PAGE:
Sense and Sensibility versus Pride and Prejudice

Why Jane Austen’s two great sagas are more alike – and more different – than you might think…



Sense and Sensibility: Elinor and Marianne Dashwood are the heroines - two sisters who are strikingly different in temperament. Elinor is the "sense" - she's the wiser, more level-headed one, and even more practical than their rather hapless mother Mrs Dashwood. Marianne, meanwhile, is ruled by her own sensibilities, her emotions and passions, which drive her to seek out adventure and romance. Opposites, yes, but these sisters have the tightest bond imaginable. Which is just as well, considering how often they have to share a bed to keep from freezing at night.

Pride and Prejudice: At first glance, Pride and Prejudice looks like it has more going on, women-wise. There are more Bennet sisters than Dashwood sisters, after all. However, we hardly see anything of poor old Kitty and Mary Bennet, while Lydia Bennet's only big moment is when she elopes with that awful man Wickham. Jane, meanwhile, is an innocent girl swept up in events beyond her control. Elizabeth is the only one we really come to know and love on a deep level. She is the heart and soul of P&P, while Elinor and Marianne divide up S&S equally between them.


Sense and Sensibility: Competing for the affections of Marianne are two chaps who have nothing in common besides looking good in top hats and britches. One is Colonel Brandon (mature, thoughtful, good-hearted) and the other is John Willoughby (cocky, seductive, with "bad boy" written all over him). Marianne's dilemma challenges her very approach to life. Elinor doesn't have it much easier - her love interest, Edward Ferrars, may be a thoroughly decent chap, but he has secrets that could upset everything.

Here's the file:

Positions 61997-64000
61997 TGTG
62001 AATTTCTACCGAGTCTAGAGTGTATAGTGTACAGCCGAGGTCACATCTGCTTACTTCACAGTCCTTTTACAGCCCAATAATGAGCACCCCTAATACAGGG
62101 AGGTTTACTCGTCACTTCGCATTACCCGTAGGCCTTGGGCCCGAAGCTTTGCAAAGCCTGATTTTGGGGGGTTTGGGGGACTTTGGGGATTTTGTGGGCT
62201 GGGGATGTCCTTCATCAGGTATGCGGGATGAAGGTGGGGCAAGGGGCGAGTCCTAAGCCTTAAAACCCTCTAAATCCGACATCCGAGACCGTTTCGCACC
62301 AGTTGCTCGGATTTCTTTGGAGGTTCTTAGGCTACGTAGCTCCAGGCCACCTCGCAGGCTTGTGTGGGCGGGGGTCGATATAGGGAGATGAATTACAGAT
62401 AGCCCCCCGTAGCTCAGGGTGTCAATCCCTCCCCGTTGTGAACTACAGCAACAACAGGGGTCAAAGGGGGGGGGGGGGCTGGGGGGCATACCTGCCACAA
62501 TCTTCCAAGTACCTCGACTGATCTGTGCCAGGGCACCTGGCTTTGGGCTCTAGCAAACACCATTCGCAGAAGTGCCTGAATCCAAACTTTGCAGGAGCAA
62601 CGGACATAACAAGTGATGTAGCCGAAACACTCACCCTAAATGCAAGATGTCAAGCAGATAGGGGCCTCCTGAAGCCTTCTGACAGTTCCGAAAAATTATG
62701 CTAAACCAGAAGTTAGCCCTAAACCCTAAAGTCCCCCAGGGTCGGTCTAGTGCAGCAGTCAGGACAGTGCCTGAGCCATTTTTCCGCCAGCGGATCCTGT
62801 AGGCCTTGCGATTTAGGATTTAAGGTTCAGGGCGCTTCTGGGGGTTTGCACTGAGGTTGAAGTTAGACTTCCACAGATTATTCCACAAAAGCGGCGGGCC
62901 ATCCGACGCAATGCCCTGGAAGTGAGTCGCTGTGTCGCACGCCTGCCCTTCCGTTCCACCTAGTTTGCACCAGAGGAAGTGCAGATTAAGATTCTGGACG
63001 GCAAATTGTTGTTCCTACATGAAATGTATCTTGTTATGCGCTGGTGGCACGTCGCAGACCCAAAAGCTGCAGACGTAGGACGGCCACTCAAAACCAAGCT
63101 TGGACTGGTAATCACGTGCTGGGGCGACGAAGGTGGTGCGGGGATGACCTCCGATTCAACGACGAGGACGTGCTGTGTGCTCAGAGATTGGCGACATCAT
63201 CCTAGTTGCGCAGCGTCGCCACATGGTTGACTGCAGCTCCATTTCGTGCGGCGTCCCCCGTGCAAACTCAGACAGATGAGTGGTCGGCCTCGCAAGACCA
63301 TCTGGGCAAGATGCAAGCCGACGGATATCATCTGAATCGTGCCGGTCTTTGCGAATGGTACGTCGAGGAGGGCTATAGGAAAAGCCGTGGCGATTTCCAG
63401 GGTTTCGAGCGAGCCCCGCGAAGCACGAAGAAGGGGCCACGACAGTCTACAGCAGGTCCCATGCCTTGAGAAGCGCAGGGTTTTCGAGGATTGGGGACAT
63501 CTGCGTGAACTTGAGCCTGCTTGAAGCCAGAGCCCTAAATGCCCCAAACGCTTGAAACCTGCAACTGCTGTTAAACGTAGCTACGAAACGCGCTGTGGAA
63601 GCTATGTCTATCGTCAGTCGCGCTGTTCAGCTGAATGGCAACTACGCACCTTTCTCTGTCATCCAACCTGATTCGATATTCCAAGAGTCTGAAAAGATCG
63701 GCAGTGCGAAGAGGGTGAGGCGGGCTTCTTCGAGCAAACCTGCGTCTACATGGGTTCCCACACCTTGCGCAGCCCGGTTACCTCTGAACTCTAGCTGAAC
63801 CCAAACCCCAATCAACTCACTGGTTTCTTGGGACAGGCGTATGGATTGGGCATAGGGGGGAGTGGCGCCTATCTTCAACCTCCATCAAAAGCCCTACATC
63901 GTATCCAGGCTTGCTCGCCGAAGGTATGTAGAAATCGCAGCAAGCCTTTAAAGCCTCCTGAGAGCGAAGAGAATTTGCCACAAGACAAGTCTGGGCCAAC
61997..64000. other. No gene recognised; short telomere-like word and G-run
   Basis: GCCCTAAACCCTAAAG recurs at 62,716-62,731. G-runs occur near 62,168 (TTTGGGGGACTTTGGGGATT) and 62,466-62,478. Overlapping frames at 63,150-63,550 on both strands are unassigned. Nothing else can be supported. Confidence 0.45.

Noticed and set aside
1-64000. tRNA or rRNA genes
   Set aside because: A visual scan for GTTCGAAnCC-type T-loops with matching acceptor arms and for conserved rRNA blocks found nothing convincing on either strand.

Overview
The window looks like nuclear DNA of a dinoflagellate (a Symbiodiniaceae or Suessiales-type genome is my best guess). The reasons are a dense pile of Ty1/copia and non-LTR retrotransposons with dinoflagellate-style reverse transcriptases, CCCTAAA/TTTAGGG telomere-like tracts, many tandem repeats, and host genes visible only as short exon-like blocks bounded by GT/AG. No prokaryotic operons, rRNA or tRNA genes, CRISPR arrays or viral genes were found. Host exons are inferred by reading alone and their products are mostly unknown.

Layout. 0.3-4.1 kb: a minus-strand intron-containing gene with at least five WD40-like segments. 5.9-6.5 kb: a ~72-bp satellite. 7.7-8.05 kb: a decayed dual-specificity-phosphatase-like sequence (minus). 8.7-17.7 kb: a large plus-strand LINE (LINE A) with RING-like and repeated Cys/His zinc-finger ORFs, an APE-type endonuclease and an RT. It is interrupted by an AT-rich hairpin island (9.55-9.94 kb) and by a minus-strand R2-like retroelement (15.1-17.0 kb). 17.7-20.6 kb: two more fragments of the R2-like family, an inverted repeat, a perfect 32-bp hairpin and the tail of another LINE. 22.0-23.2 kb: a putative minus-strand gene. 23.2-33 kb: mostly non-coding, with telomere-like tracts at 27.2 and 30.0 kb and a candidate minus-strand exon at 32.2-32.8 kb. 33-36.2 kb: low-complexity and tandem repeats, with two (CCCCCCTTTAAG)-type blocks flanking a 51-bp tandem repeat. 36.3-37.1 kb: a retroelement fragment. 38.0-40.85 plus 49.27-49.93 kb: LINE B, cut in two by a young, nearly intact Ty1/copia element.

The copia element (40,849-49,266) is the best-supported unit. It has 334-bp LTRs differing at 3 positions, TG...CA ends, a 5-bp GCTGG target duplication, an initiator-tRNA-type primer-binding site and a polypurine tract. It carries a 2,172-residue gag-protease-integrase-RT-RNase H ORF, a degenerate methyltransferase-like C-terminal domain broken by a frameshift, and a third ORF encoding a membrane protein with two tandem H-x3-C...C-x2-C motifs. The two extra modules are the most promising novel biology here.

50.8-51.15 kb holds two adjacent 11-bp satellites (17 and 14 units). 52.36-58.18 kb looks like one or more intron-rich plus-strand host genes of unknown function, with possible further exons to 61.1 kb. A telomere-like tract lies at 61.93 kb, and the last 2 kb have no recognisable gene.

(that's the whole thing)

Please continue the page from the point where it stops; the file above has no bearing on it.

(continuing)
Pride and Prejudice: What more is there to say about the estimable Mr Darcy? He's a unique romantic hero, though he does share Colonel Brandon's serious, brooding demeanor. But where Brandon is unashamedly in love with Marianne from the off, Darcy only gradually allows himself to see Elizabeth as his equal. As for the charming, extroverted Mr Bingley - well, there's nobody in S&S who shares his sheer zest for life. (Not many people do, to be fair.)


Sense and Sensibility: Oh, John Willoughby. What a hero he seems at first, riding in out of nowhere to rescue Marianne when she injures herself on a hillside, and following that up by reciting Byron's poetry and gazing at her like there was no other girl for him on earth. Alas, it was all too good to be true. He's revealed to be an arch-seducer who'd made Colonel Brandon's teenage ward pregnant out of wedlock, and later ditches Marianne to ruthlessly marry for money.

Pride and Prejudice: P&P goes one better in the cad-stakes, giving us perhaps Jane Austen's most dastardly creation: George Wickham. Like Willoughby, he seems like the perfect gentleman at first. Handsome, polite, quietly charismatic. He even has Elizabeth fooled, before his true nature is revealed. He ranks higher than Willoughby on the scoundrel-scale, because he actively lies to smear Darcy's name, and is unrepentant to the end, whereas at least Willoughby genuinely falls in love with Marianne, and has the decency to beg for forgiveness afterwards.


Sense and Sensibility: Newcomers to S&S may be a bit surprised that it's not actually a frothy romantic comedy. Yes, it has its funny moments (especially when younger Dashwood sister Maggie unleashes her snappy insults), but this is a poignant, heartfelt exploration of the plight of women stranded without money or prospects, and the careful way they have to negotiate the twin pulls of the head and the heart to make the right way through life. It's a surprisingly profound story that leaves us emotionally changed by the end.

Pride and Prejudice: The tone of P&P is very different. We're firmly in sparkling romantic comedy territory, a kind of fairy tale world of glittering balls, wry flirtation, cutting banter and gusty heroines who think nothing of running across muddy fields to be with their sisters. Add to that the moments of high hilarity - like Mr Collins' brilliantly awful way of asking Elizabeth to marry him - and the sight of Mr Darcy emerging from a pond with his shirt clinging to his wet chest, and you have a tale to put a spring in your step whenever you think of it.